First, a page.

Description: Similar to a hand reaching task in which participants were asked to reach to a tea-cup, in a visuomotor leg reaching task, participants will be seated and given real-time visual feedback about their leg movements via a cursor display on a computer screen. The task is to control a foot mouse/marker attached to the foot and move the cursor from a start location to the target displayed on a wall screen. Three different targets, equidistant from the start location at top, top-left, and top-right screen positions, will be used for leg reaching. In each trial, one of three targets will be randomly presented and subjects will be instructed to make forward, or rightward, or leftward foot reaches to guide the cursor to one of the targets. Throughout the entire experiment, subjects are blocked from viewing leg movements by a cardboard.

Other Name: Leg reaching task


Sampling Method: Non-Probability Sample


Inclusion Criteria:

- Healthy adults have no ongoing neurological, musculoskeletal issues.

- Individuals with chronic stroke had medical history of a unilateral stroke occurring ≥ 6 months prior to enrollment.

- Individuals have multiple sclerosis disease diagnosed by his/her physician

- MRI or CT evidence from the imaging report shown that the stroke and multiple sclerosis disease primarily involve cortical and subcortical regions.

- Individuals with chronic stroke have hemiparesis involving the lower extremity.

- Individuals with chronic stroke or multiple sclerosis have no passive range of motion limitation in bilateral hips and knees. Limitation of ankle passive range of motion to 10 degrees of dorsiflexion or less.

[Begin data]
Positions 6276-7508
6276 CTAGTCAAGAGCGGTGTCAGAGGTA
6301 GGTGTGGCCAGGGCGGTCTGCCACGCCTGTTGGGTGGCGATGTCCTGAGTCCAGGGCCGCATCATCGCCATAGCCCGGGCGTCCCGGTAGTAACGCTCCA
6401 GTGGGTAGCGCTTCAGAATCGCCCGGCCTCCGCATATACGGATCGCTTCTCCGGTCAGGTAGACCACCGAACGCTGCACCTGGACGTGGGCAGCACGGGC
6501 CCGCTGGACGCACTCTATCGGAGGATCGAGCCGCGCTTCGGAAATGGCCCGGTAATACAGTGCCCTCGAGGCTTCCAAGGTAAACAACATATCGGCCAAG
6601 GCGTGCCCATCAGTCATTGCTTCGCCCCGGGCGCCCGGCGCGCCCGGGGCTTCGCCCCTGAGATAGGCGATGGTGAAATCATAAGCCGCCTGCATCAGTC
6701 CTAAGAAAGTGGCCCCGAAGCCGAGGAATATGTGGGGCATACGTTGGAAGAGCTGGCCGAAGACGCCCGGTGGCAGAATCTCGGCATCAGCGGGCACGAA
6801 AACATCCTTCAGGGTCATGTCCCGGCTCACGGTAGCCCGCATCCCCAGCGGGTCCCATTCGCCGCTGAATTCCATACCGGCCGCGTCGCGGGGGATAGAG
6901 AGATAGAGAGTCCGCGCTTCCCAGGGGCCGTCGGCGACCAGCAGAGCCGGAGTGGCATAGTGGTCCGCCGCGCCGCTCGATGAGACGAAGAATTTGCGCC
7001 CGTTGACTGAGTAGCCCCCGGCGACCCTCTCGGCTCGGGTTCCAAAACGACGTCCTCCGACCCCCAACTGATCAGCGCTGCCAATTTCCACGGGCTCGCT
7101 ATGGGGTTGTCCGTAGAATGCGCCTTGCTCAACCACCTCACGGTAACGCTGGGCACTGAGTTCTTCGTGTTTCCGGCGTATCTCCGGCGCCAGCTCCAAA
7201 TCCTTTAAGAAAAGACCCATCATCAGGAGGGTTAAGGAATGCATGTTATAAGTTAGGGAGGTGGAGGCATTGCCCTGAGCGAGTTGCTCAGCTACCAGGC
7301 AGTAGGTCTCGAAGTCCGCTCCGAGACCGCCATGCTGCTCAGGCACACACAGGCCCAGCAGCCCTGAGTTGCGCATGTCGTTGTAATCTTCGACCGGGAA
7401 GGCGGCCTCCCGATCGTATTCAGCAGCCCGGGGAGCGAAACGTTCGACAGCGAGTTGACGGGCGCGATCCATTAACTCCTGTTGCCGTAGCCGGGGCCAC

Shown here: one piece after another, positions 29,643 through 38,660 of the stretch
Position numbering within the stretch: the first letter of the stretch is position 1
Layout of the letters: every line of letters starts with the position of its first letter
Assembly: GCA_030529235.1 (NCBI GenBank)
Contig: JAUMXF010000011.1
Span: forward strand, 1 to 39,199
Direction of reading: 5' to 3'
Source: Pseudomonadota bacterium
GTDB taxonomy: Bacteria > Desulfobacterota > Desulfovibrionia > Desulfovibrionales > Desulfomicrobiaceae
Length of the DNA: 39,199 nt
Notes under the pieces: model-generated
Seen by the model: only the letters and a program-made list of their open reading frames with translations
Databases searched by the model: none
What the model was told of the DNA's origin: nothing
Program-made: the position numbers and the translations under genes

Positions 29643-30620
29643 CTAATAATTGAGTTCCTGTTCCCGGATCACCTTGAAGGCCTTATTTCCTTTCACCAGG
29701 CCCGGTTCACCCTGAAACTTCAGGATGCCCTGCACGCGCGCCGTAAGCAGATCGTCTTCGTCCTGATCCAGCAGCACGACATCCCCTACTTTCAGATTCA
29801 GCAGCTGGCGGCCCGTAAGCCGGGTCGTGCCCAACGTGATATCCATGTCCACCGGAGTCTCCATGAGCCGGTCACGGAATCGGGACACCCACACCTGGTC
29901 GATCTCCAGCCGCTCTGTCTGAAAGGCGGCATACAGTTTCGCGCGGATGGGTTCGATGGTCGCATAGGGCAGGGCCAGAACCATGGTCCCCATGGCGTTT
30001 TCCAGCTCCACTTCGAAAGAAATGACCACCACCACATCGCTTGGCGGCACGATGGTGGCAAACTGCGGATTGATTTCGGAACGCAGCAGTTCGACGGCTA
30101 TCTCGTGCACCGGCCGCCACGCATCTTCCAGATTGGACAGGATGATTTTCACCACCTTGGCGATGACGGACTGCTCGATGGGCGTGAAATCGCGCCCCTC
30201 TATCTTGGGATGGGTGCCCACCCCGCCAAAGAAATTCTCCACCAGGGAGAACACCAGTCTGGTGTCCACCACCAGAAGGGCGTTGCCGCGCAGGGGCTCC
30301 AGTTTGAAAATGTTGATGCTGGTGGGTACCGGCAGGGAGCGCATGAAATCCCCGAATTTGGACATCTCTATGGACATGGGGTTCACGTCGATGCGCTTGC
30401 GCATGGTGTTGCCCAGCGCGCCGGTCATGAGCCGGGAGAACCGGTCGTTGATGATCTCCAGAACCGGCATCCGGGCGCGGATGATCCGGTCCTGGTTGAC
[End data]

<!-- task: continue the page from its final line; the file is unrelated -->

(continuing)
- Visual acuity can be corrected by glasses or contact lens to 20/20.

- Able to walk independently with/without assistant devices for 10 meters.

- Able to maintain standing position without any assistance for more than 30 sec.

- Evaluation of cognitive status: Mini-mental status examination (MMSE) score ≥ 24.

Exclusion Criteria:

- Pregnant women.

- MRI or CT evidence of involvement of the basal ganglia or cerebellum, or evidence of any other brain damage or malignant neoplasm or tumors.

- Have any metal implants, cardiac pacemakers, or history of seizures.

- Ongoing orthopedic or other neuromuscular disorders that will restrict exercise training.

- Any vestibular dysfunction or unstable angina.

- Significant cognitive deficits (inability to follow a 2-step command) or severe receptive or global aphasia*

Gender: All

Minimum Age: 21 Years

Maximum Age: 90 Years

Overall Official
Last Name Role Affiliation
Shih-Chiao Tseng, PT, PhD Principal Investigator Texas Woman's University School of Physical Therapy
Overall Contact

Last Name: Shih-Chiao Tseng, PT, PhD

Phone: 713-794-2309

Email: [email protected]

Facility: Status: Contact: Texas Woman's University Shih-Chiao Tseng, PT, PhD 703-794-2309 [email protected]
Location Countries

United States

Verification Date

August 2020

Responsible Party

Type: Principal Investigator

Investigator Affiliation: Texas Woman's University

Investigator Full Name: Shih-Chiao Tseng

Investigator Title: Associate Professor

Has Expanded Access No
Condition Browse
Arm Group

Label: Chronic Stroke

Description: Participants who suffered a single event of cerebral vascular accident at least six months ago before study enrollment.

Label: Multiple Sclerosis

Description: Participants who has been diagnosed with multiple sclerosis

Label: Healthy control

Description: Age-matched healthy adults who are self-reported healthy and has no known musculoskeletal, neuromuscular, and cardiovascular diseases.

Patient Data No
Study Design Info

Observational Model: Cohort

Time Perspective: Prospective